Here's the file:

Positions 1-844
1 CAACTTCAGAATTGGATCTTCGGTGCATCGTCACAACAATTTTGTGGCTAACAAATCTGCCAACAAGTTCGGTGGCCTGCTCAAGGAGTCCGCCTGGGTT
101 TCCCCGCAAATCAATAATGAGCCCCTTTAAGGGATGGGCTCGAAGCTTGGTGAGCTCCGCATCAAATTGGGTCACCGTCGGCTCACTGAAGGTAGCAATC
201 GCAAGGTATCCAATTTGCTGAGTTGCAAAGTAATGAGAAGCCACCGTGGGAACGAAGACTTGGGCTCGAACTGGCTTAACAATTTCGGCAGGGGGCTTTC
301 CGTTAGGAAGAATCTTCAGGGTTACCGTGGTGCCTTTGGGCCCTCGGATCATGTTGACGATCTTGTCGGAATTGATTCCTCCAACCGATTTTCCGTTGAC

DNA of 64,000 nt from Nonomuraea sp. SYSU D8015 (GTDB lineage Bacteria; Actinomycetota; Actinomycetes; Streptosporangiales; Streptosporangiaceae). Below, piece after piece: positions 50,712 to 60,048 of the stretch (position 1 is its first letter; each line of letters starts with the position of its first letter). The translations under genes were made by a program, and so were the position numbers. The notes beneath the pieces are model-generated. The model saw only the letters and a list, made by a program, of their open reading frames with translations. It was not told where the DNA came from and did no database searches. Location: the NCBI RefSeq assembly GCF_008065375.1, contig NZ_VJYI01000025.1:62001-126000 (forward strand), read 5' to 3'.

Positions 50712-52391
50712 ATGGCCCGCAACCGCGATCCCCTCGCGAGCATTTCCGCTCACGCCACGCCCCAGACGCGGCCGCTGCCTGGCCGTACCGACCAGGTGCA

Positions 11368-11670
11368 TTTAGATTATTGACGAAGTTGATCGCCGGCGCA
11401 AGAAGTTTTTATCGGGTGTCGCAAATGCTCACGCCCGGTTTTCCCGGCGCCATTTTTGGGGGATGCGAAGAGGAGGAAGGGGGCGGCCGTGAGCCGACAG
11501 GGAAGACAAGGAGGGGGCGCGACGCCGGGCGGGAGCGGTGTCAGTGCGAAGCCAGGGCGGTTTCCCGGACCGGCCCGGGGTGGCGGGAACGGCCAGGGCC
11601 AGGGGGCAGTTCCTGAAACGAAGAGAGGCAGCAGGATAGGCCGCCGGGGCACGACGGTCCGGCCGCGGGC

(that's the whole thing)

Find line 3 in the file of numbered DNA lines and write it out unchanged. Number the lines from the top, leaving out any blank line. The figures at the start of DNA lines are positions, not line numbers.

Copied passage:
101 TCCCCGCAAATCAATAATGAGCCCCTTTAAGGGATGGGCTCGAAGCTTGGTGAGCTCCGCATCAAATTGGGTCACCGTCGGCTCACTGAAGGTAGCAATC